strong subjects, and many chose computer science as a major because
it is "a practical application of math." Still, as
they begin their first year, many of these students feel inadequate,
especially as they compare their own knowledge to those of their
mostly male peers. From our first two years of interviews we did
note that self-confidence rises as they move up in the program.
Female students describe the playing field as becoming more level
as the courses get more difficult and male students are faced
with learning new material as well. But, we continue to hear
of women's underestimation of their abilities -- a ghost that
haunts our subject.
For instance, one of the female students who made the Dean's List
still feels inadequate because she believes she has to work harder
than most other students to even begin to understand the material.
And we question why an undergraduate class (formerly titled "How
to Think Like a Computer Scientist") taken by second semester
first year students, that brings together theoretical math with
computer science, and has a reputation as one of the most difficult
classes, attracts a disproportionate number of male students and
a very low number of women. One of the top women students, who
did not enroll in the class, described it as the class for "brainy"
students. This year 90 male (out of 120) and 3 female (out of
20) students are enrolled. Researchers Astin and Sax of UCLA studied
seventh grades and found that male and female students performed
comparably in math and science courses, but the females consistently
underestimated their abilities. Because of their lack of confidence
the females begin to take fewer courses, a trend that accelerates
as they move to the more advanced levels.5 Is a similar
dynamic at work here? Are the CMU CS women students underestimating
their ability? What can be done institutionally to rectify, rather
than compound, this societally pervasive phenomenon?
Question: What are the critical factors that change the perceptions
of female students, who were previously fearful of computing,
so that they now experience intellectual pleasure in the field?
Interviews this year with non-CS students who have taken an Introduction
to Programming class are filled with descriptions of how "scared"
and "frightened" they were at the beginning of the computer
science class. We have heard of how their intellectual curiosity
and sense of satisfaction is awakened after they begin to master
the material. Students who were computer aversive describe their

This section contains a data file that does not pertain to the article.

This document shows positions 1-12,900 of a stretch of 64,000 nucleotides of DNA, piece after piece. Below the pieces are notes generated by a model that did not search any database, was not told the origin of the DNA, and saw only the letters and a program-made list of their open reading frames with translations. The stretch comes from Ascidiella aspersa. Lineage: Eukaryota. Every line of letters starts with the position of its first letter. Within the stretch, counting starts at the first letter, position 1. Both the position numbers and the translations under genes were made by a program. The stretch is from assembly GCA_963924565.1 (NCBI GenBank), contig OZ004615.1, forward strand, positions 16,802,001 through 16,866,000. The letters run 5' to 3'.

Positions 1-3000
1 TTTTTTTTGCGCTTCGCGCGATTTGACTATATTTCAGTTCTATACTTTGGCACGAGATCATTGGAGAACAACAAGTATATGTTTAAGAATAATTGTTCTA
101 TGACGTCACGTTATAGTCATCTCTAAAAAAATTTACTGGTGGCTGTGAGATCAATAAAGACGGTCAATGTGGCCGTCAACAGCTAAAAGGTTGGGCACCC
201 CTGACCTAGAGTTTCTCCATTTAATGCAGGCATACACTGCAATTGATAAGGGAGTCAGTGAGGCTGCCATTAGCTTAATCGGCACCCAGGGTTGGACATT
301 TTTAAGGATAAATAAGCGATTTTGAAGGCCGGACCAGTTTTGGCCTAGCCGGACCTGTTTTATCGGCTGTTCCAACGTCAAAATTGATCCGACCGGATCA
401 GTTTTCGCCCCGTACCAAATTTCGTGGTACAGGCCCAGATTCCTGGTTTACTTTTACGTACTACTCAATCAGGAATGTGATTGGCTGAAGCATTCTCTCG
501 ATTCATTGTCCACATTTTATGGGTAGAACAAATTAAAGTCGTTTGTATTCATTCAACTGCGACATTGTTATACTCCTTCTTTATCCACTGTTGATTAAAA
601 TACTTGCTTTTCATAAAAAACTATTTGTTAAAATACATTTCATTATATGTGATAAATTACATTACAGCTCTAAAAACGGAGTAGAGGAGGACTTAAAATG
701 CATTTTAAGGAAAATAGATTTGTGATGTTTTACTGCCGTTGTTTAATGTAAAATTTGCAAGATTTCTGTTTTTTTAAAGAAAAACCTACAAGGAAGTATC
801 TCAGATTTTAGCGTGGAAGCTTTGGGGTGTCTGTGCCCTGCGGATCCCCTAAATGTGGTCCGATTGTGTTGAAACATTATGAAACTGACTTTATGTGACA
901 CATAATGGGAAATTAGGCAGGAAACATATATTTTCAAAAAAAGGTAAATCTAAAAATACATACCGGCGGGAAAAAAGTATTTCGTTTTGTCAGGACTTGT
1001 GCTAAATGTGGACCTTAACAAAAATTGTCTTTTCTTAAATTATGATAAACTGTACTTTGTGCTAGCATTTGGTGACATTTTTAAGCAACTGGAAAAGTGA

elation when they get their program to run. They speak of loving
the fact that they "got the computer to do what I wanted
it to do." Over the next two years we need to conduct more
interviews to closely monitor this process. We surmise that good
teaching, time and exposure are critical factors for this to occur.
A sense of mastery appears to be a critical factor in encouraging
females' interest in CS.
To date, the key intervention we have instituted at CMU, has been
to use our observations on the life-cycle of women's attachment
to computer science in the redesign of the entry level of our
curriculum. Recognizing that women tend to have later and lesser
experience with computers and programming, and that the proportion
of students overall with significant programming experience has
increased over the years, we have developed a total of four different
points of entry to the curriculum, depending on prior experience.
We also made it an explicit feature of our recruiting (in the
Spring of 1996, for students already having applied to the university)
that no prior experience is required to enter the program. This
fall, we offered the "novice" class for the first time,
to a class whose enrollment was approximately 40% female. While
it is too early to judge their subsequent integration and success
in the main line of the curriculum, we can at least report that
the levels of stress that similar students experienced while taking
the "standard" programming course were not evident.
We believe that our programs specifically designed to address
the gender imbalance will also benefit students--both male and
female-- from underrepresented minority groups.
During the continuation of our research, in addition to evaluating
and fine-tuning this mechanism, we plan to carry out and evaluate
further interventions on two main fronts. One has to do with
perceptions and social construction, and the other with pedagogical
practice. In the area of perceptions, we need to continue to
work to portray more accurately both the nature of computer science
and the personal dimension of those engaged in its study and practice.
In the first instance, we have had success, via our Immigration
Course (in which students are introduced to the faculty's range
of research interests), in helping first-year students to see
the broad potential of the field beyond programming; we need to
extend this success to non-majors and to prospective students.
In regard to the personal dimension, we need to unravel the
"geek mythology" paradox. Building on the recognition
of most CS students that they themselves are multi-faceted individuals,
we can use that information to give their peers and potential
peers a clearer understanding that a commitment to computer science
does not preclude an one-way path.
While computers and their applications play an ever more critical role in society, the demographics of the field of computer science remain heavily skewed. Especially since computers and information technology play an increasingly pervasive role in education, and the practice of many disciplines, this underrepresentation is critical, not only for the students whose potential may go unrealized, but also for the institutions responsible for providing equal education.